It is important to note that an estimate of PSD requires a “point-dose” evaluation, i.e., one that is spatially localized. Point-dose estimates are not equivalent to any of the standardized indices used to characterize dose in computed tomography, namely, CTDI100 peripheral, CTDI100 central, CTDI weighted (CTDIw), CTDIvol, or other indices, such as dose-length product (DLP) based on CTDI100 values. In typical brain-perfusion scanning the patient table is stationary or toggles back and forth over a range less than 100 mm. Also, the x-ray field along the central axis (z-axis) is collimated to a width of less than 100 mm. Under these circumstances, CTDI100 peripheral tends to overestimate the PSD by an amount that depends on the particular conditions of operation during scanning.13,14

Back to Top Arrow

2. Do dose-index values typically fall in a range that could be inferred from the medical and scientific literature?

While a range of dose-index values is reported in the literature,15 a value of 0.5 Gy can serve as a useful indicator of the order of magnitude of the average CTDIvol for brain-perfusion scans. Manufacturer-defined protocols should be used as starting points that may need revision to be appropriate for a particular patient or facility.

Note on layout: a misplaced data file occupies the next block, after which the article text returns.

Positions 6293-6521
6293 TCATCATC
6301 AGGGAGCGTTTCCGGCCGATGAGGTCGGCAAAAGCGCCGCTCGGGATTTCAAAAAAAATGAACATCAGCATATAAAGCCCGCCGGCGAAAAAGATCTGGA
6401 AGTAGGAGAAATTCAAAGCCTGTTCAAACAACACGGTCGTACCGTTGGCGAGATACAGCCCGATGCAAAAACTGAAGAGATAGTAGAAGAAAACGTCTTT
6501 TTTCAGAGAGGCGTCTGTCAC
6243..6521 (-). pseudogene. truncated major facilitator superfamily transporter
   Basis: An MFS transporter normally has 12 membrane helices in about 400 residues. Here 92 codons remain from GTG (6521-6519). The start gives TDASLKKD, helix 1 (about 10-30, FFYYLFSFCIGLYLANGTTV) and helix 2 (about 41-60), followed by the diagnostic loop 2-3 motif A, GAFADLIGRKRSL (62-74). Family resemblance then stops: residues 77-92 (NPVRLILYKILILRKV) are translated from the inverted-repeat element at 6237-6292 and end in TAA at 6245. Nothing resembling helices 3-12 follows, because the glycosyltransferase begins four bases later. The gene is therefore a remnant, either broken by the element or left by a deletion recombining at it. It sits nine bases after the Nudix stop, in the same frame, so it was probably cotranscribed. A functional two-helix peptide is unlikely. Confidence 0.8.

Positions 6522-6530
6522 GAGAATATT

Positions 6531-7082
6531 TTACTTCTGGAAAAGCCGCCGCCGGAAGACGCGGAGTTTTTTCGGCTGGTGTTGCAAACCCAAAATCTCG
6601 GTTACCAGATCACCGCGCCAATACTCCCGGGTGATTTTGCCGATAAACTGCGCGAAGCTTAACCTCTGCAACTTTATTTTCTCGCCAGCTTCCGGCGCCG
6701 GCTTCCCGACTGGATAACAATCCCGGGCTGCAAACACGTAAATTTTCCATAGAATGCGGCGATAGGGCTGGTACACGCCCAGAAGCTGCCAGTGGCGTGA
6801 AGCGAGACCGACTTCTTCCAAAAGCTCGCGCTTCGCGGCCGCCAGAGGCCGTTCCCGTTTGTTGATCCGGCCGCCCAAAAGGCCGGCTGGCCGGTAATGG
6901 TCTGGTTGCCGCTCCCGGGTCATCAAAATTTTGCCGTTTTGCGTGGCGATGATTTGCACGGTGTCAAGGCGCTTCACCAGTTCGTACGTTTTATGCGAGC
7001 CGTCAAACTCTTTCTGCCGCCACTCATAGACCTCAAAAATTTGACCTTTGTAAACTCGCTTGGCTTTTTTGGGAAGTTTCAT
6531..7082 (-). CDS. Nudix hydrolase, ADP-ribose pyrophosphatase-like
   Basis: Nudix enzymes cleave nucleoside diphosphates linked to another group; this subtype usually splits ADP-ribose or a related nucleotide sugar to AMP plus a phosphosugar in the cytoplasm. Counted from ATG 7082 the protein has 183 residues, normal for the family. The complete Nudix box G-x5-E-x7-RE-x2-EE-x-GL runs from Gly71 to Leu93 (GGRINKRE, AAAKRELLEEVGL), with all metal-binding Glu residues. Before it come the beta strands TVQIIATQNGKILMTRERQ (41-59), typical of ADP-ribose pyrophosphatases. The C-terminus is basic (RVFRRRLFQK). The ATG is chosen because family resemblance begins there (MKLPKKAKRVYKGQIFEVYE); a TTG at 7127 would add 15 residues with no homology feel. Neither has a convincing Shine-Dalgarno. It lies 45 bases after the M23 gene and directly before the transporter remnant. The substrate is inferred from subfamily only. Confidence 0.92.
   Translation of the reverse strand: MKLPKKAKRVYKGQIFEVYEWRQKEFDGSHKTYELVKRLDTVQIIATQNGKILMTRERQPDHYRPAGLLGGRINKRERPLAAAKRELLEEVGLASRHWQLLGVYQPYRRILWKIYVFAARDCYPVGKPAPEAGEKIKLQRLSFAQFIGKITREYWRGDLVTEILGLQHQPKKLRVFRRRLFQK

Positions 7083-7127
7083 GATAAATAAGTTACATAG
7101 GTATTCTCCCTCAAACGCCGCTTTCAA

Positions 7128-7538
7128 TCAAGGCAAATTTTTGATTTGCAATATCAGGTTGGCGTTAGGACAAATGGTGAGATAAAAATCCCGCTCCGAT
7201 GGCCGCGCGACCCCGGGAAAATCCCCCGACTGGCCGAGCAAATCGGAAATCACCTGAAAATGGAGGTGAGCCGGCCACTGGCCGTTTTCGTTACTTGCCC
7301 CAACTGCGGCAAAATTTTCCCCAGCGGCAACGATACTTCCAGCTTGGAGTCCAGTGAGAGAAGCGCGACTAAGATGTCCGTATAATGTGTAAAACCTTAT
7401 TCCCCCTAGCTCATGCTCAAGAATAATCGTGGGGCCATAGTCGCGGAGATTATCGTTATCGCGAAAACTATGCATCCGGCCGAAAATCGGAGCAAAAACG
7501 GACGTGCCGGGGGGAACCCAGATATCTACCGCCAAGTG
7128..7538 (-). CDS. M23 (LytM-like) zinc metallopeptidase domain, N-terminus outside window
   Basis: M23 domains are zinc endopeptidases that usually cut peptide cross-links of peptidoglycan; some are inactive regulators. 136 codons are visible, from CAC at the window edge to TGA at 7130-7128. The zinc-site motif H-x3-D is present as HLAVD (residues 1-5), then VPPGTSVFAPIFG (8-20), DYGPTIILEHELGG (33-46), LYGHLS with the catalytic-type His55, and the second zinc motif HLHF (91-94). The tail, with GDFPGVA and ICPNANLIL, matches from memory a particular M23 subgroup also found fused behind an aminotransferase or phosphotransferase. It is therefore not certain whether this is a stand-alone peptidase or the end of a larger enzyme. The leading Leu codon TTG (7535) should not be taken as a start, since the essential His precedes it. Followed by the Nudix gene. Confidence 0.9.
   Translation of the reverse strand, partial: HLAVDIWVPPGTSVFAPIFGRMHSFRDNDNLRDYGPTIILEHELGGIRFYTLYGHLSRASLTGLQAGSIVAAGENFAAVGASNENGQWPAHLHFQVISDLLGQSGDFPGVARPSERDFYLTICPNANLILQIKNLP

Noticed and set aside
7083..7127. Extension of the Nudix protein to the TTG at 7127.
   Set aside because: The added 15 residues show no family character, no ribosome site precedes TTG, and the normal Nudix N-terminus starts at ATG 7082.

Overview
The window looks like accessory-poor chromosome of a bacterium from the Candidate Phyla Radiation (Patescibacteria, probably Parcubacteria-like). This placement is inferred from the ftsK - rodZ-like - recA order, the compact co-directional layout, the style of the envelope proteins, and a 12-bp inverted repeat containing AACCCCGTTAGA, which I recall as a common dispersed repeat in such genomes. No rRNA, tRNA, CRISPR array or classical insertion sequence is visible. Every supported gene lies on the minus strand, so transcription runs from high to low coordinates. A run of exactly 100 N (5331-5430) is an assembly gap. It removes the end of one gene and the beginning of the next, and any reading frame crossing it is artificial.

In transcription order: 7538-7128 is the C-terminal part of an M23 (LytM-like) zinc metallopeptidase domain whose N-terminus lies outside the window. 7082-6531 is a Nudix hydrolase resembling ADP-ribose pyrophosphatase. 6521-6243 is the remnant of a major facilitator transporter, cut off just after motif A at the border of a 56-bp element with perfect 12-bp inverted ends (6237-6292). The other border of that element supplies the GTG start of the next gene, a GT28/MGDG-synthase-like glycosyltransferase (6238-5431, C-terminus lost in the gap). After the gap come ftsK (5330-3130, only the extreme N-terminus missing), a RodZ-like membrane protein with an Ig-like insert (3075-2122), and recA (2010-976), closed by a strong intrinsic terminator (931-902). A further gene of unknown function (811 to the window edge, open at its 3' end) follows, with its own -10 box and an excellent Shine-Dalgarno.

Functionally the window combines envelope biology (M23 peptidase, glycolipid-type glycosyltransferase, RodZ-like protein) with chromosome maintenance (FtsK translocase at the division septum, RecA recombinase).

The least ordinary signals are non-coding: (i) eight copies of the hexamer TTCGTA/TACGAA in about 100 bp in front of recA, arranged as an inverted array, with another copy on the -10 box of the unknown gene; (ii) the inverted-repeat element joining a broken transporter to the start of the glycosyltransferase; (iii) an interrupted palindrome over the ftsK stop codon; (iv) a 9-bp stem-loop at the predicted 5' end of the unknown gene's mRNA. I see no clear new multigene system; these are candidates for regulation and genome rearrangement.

Back to Top Arrow

1 Anthony Siebert, 2009, "Considerations for Clinical CT Dose Estimations for Patients."disclaimer icon

2 Donald L. Miller et al., “Radiation Doses in Interventional Radiology Procedures: The RAD-IR Study. Part II: Skin Dose,” J. Vasc. Interv. Radiol. Vol. 14, pp. 977-990, 2003.

3 Stephen Balter et al., “Fluoroscopically Guided Interventional Procedures: A Review of Radiation Effects on Patients’ Skin and Hair,” Radiology Vol. 254, No. 2, pp. 326-341, February 2010.

4 International Commission on Radiological Protection, ICRP Publication 60, 1990 Recommendations of the International Commission on Radiological Protection, Pergamon Press, Oxford UK, 1991.

5 National Council on Radiation Protection and Measurements, NCRP Report 116, Limitation of Exposure to Ionizing Radiation, NCRP, Bethesda MD, 1993.

6 M. Otake and W.Schull, “The relationship of gamma and neutron radiation to posterior lenticular opacities among atomic bomb survivors in Hiroshima and Nagasaki,” Radiat. Res. Vol. 92, pp. 574-595, 1982.